My reaction is mostly one of surprise. I am surprised that Google wants this issue discussed in the press. I am surprised that Google wants this aired in the court of public opinion.
Google is trying to draw a line on what use of behavior data is acceptable. Google clearly thinks they are on the right side of that line, and I do too, but I'm not sure the average searcher would agree. And that is why Google is playing a dangerous game here, one that could backfire on them badly.
Let's take a look at what Google Fellow Amit Singhal said:
This experiment confirms our suspicion that Bing is using some combination of:Of course, what Amit does not mention here is that the widely installed Google Toolbar
or possibly some other means to send data to Bing on what people search for on Google and the Google search results they click.
- Internet Explorer 8, which can send data to Microsoft via its Suggested Sites feature
- the Bing Toolbar, which can send data via Microsoft’s Customer Experience Improvement Program
By raising this issue, Google very publicly is trying to draw a particular line on how toolbar and web browsing data should be used, and that may be a dangerous thing for Google to do. The average searcher, for example, may want that line drawn somewhere other than where Google might expect it to be drawn -- they may want it drawn at not using any toolbar/Chrome data for any purposes, or even not using any kind of behavior data at all -- and, if that line is drawn somewhere other than where Google wants it, Google could be hurt badly. That is why I am surprised that Google is coming out so strong here.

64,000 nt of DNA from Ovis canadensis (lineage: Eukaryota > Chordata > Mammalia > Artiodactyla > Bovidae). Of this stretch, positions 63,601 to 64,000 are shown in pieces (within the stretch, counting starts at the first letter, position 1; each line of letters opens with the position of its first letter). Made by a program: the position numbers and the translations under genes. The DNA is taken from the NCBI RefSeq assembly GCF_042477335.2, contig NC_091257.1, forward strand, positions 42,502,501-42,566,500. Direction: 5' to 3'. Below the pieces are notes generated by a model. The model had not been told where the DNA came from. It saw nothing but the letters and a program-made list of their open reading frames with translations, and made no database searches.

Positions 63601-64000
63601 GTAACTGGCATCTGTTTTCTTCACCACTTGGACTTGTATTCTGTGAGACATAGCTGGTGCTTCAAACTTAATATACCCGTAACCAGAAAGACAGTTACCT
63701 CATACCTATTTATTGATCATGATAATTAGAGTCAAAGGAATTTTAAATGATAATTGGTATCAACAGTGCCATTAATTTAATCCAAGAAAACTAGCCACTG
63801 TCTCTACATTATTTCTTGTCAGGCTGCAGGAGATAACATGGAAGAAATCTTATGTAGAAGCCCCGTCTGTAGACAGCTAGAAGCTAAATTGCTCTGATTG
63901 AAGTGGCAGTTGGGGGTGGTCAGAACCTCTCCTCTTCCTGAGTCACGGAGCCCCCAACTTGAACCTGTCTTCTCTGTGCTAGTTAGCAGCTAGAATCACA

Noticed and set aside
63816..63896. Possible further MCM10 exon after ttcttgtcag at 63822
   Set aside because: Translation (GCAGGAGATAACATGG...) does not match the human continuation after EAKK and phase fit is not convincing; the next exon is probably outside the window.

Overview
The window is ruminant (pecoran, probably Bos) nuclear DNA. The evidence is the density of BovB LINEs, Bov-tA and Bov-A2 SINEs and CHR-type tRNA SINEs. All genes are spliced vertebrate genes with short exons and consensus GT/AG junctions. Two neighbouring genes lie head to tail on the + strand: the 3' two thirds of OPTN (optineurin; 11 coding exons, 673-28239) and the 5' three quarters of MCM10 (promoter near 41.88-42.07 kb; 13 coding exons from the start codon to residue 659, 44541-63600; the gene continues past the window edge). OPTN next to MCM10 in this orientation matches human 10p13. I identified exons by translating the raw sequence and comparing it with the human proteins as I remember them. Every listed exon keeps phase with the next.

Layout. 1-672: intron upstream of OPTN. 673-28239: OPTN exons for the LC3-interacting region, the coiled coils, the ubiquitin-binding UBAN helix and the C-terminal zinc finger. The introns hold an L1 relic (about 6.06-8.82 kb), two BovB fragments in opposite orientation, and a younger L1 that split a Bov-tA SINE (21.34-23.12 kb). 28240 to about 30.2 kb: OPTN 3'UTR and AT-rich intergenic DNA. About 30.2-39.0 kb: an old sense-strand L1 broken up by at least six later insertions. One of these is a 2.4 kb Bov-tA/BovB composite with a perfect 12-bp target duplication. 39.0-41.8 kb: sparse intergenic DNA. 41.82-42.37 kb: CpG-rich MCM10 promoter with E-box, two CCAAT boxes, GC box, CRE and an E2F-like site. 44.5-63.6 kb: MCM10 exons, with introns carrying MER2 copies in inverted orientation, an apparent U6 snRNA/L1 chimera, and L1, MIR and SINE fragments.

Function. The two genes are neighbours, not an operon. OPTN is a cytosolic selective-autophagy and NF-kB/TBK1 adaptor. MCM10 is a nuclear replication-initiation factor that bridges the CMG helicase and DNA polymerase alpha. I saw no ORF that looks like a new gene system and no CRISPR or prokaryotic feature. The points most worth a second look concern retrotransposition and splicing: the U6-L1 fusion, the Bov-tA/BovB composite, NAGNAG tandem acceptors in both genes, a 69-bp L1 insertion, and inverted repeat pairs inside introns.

As for the particular issue of whether this is copying or not, I don't have much to say on that, but I think the most thought-provoking piece I have seen related to that question is John Langford's post, "User preferences for search engines". John argues that searchers own their browsing behavior and can reveal what they do across the web to whoever they want to. Whether you agree or not with that, it is worth reading John's thoughts on it and considering what you think might be the alternative.
Update: A few days later, search industry watcher Danny Sullivan writes, "In short, Google doesn’t occupy any higher ground than Microsoft, from what I can see, when it comes to using data gathered from browser add-ons to improve its own services, including its search engine." Whether you think Danny is right or not, his article demonstrates that Google was wrong in thinking they would easily win if they took this fight to the press.